01 SES 09 B, Reflection: An intergral part of professional learning?
Starting from European indications of innovating teaching, aimed at preparing students for active participation in today’s multicultural societies (Unesco, 2011; European Commission, 2013), this paper will explore how learning and implementing Complex Instruction can be a fruitful opportunity for teachers to develop a reflective practice (Schön, 1984; Fullan et al., 2006) and promote more equitable participation in class.
Complex Instruction is a cooperative learning approach developed by Elizabeth Cohen and her Staff at Stanford University with the specific aim of improving the equal status interaction between students of differing academic and social levels in group work and in class, by changing teachers and students' expectations for competence (Cohen, 1994). Thanks to its features, this strategy is presented as an educational response to the demands of growing multicultural society. The research results show that not only does Complex Instruction improve students’ academic achievement and social skills, but it is also develops teachers’ professionalism. This paper will examine the potential that this strategy has to enhance competence of teachers in reflective practice.
Despite work in reflective practice has been significant, what this entails in practice and which difficulties teachers may encounter requires further investigation. The paper aims to explore the conditions in which teachers can develop a reflective approach in their class work, and how and to what extent they can structure their reflection in everyday practice. It therefore examines how experimenting with Complex Instruction can broaden the teacher’s perspectives and develop the understanding of the classroom as a complex social and cultural system, where teachers and students’ different expectations can influence the participation in learning activities.
The paper critically presents and interweaves data collected during an ethnographic research, which was carried out with a group of in-service teachers in some primary schools (from December 2006 to May 2008), and in four workshops which involved pre-service teachers, attended a bachelor of Education (two workshops respectively in 2014-2015 and in 2015-2016). Open interviews and participant observation were employed while the in-service teachers were working on creating new Complex Instruction teaching units and implementing them in class. Class discussions were developed during the workshops and unstructured interviews were posed to undergraduate students, who were experimenting with Complex Instruction, at the end of each seminars. The scope was to better understand how they reconsidered their past experience of teaching and learning from a perspective (provided by this new strategy) they may not have considered previously.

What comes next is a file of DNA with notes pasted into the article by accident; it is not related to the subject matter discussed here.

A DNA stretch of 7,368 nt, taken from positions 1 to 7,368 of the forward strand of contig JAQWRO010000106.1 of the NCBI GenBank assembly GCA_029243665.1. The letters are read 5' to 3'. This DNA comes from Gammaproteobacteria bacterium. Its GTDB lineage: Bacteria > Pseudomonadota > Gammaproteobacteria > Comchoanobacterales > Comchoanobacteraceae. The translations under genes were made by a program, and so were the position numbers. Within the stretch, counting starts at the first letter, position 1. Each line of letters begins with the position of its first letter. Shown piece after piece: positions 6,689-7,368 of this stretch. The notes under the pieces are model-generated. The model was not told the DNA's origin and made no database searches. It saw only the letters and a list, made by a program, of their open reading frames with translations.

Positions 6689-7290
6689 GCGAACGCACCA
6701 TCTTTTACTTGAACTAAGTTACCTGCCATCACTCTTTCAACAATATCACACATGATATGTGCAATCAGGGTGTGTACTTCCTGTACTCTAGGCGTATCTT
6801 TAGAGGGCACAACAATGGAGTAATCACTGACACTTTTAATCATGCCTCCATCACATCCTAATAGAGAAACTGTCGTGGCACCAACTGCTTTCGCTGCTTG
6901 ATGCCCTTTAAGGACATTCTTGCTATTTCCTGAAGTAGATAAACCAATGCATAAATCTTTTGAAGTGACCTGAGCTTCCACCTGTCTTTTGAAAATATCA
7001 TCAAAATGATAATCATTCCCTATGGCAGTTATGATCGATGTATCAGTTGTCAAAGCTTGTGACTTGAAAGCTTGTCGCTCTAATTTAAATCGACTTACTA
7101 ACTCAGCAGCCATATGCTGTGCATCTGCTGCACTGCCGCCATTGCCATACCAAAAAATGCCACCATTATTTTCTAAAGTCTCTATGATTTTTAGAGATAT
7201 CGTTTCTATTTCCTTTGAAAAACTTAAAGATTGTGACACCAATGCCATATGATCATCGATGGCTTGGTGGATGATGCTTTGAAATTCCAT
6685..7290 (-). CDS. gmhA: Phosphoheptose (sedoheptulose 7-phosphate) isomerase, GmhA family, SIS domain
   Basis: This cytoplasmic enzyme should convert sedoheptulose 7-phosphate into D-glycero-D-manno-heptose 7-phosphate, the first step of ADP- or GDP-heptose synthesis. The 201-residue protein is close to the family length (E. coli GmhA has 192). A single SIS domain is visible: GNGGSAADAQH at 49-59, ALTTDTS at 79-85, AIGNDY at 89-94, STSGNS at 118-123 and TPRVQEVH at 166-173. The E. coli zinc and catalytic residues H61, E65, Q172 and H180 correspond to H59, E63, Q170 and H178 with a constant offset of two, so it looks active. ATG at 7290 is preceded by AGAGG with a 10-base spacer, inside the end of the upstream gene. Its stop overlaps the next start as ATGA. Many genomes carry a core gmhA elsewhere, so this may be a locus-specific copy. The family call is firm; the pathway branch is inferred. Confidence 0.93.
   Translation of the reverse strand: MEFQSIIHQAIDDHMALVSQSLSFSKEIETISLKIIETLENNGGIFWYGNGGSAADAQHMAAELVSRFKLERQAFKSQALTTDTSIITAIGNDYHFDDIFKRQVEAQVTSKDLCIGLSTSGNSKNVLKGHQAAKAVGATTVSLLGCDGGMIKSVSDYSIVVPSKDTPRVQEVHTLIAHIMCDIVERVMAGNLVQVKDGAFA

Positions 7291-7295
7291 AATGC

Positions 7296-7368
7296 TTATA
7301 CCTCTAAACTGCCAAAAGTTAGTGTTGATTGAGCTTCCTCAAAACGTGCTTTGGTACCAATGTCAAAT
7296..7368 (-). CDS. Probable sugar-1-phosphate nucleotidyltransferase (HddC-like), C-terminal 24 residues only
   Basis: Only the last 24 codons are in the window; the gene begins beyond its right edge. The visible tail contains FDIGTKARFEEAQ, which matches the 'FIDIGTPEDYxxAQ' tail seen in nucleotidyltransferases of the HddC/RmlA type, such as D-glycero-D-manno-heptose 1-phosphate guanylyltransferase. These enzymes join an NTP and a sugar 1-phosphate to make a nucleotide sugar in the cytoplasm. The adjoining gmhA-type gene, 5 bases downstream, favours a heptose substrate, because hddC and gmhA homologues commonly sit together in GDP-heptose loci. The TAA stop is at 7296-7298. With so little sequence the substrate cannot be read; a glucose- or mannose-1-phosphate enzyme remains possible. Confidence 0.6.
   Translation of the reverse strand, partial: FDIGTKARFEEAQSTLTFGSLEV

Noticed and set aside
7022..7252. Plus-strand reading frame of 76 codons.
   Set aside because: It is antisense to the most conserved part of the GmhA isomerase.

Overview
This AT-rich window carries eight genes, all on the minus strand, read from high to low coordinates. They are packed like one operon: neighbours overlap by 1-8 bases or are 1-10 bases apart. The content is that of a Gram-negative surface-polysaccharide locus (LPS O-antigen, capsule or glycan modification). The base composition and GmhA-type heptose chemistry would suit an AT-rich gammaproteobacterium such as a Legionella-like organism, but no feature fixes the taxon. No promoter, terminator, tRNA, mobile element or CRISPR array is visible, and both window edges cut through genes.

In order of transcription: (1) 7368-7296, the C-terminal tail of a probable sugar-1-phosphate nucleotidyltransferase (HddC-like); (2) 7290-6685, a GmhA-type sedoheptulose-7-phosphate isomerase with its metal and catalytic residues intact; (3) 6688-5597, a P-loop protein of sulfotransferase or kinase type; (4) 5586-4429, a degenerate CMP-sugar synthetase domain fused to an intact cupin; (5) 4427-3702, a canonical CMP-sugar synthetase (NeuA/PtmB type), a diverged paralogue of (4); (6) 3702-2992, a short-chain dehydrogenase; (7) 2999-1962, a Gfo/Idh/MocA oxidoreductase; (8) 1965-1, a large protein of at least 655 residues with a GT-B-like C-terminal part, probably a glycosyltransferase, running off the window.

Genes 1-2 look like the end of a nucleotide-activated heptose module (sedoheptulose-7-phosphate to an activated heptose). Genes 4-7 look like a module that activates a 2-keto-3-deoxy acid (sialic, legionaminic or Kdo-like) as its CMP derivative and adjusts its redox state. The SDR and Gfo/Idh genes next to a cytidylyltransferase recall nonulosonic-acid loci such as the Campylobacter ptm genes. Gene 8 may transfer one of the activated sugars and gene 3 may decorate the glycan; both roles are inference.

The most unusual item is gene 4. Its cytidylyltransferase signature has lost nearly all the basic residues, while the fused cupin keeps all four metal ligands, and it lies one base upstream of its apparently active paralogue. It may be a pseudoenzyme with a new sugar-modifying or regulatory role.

In both cases, findings revealed that Complex Instruction often provides both in-service and pre-service teachers with a very different experience from the usual ones. This can cause “dis-orientation” and “dis-positioning”. But it is precisely this uncertainty that moves teachers to investigate their own belief and dispositions towards teaching and learning and, thus, imagine new scenarios for their classes, and for themselves as educators. This state of uncertainty strengthens the ability to raise questions (not only to solve problems) about their own practice and their usual way of teaching and learning, and makes them more aware of their role in developing a more democratic and inclusive learning process. Complex Instruction seems to have the power to develop an effective reflective process, which is a fundamental competence for teachers in our changing societies. It enables teachers to generate multiple perspectives and make creative solutions by ‘thinking out of the box’. Thus, by developing a heightened sense of agency in teachers, this process challenges their professional identity.
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